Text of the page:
Renewable Fuels Association Wants 10 Per Cent Biofuel

Canada’s renewable fuels industry is pressing the federal government to double the percentage of renewable fuels it will require in gasoline and diesel, the head of the industry association said Nov. 29.

The Canadian Renewable Fuels Association wants Ottawa to raise the ethanol-in-gasoline mandate from five per cent to 10 per cent and the still-to-be-implemented biodiesel threshold from two per cent to five, president Gordon Quaiattini said.

Canada’s five per cent ethanol requirement takes effect across Canada on Dec. 15 after the government passed federal renewable fuel regulations into law in September. Several provinces already have ethanol mandates in place.

A start date for the two per cent renewable content in diesel has not yet been set but Ottawa has committed to implementing it in 2011, Quaiattini said.

“We are absolutely talking to government about wanting to expand those mandates,” Quaiattini told Reuters in an interview on the day the association released a report on the state of the fledgling industry.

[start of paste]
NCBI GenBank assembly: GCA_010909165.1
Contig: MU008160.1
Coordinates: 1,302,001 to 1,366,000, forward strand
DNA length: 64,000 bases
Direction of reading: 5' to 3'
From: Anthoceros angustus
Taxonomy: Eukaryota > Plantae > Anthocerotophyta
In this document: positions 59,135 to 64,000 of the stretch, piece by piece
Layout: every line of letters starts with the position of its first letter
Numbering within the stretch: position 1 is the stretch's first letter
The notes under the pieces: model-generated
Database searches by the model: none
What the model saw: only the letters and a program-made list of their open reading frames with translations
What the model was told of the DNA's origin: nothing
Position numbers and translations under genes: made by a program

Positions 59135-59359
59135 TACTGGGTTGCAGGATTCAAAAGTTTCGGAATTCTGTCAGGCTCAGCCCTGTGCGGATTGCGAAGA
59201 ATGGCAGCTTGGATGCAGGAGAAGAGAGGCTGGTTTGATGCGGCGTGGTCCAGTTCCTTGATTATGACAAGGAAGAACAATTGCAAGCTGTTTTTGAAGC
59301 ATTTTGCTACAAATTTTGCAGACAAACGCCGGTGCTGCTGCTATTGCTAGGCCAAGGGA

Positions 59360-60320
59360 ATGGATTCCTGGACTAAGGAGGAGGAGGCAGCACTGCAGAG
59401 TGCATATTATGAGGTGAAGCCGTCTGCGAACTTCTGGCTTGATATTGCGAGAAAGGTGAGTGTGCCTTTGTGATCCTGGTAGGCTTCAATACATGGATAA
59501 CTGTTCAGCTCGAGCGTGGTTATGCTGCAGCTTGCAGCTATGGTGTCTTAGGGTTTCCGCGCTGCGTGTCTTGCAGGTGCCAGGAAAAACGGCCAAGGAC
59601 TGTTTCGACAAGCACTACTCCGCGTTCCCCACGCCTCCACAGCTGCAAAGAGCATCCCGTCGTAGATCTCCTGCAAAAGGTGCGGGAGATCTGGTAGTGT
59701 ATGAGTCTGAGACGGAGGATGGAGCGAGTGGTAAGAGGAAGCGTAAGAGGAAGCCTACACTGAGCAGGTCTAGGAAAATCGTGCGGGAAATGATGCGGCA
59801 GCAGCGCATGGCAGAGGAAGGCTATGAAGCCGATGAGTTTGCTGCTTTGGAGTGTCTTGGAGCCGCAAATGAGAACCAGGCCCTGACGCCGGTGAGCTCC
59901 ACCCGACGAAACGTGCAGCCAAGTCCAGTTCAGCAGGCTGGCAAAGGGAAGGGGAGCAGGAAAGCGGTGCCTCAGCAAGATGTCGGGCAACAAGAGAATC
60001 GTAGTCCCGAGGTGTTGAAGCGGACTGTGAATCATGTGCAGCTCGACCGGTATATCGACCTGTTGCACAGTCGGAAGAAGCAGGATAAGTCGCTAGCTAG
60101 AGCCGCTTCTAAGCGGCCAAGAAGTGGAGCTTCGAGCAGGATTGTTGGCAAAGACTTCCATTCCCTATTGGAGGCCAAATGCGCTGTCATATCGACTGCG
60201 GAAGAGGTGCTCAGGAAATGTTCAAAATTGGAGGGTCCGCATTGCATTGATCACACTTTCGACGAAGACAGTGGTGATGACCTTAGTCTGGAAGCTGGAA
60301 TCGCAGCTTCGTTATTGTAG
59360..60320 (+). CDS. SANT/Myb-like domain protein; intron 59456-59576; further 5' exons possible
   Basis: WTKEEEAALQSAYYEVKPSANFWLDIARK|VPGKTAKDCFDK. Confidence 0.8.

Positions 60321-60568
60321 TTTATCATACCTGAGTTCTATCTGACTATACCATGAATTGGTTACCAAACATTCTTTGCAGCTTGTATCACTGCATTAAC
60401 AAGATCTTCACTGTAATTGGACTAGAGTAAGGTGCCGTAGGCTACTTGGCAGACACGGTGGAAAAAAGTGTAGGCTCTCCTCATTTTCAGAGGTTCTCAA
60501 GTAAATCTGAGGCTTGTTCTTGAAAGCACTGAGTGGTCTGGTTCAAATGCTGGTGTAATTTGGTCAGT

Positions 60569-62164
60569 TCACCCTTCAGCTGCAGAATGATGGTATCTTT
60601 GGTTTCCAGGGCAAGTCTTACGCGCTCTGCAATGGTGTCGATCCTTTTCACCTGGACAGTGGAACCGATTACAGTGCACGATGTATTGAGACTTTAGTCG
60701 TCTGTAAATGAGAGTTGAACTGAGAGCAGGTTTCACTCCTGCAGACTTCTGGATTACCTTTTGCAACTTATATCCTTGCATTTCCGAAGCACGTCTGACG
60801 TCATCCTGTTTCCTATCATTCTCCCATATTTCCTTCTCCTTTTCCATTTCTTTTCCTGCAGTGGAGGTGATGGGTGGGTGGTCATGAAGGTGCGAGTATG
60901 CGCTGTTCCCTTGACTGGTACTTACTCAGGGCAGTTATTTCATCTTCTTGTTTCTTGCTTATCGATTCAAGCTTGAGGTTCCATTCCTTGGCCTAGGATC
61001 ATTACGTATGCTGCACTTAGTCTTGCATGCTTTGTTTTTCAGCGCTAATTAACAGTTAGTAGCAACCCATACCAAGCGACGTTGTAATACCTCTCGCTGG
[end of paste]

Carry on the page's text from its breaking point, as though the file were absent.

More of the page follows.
The document came a day after the U.S. Environmental Protection Agency said ethanol and other renewable fuels must account for at least 8.01 per cent of the motor fuels sold in 2011 at U.S. service stations to comply with a federal mandate.

The Canadian government has set aside $1.5 billion over nine years to invest in the sector, which generates about two billion litres of biofuel a year. The sector has grown exponentially in Canada in the past five years but still only makes up two per cent of biofuels produced worldwide and four per cent of U.S. output.

Quaiattini declined to speculate on a timetable for the higher renewable fuel standards the industry is asking for but said they should be in place much more quickly than the first batch.

“We expect to do it at a pace much quicker than the first build-out. We now have the policy and regulatory framework in place. We don’t need to duplicate that going forward,” he said.

About the author

Comments

explore

Stories from our other publications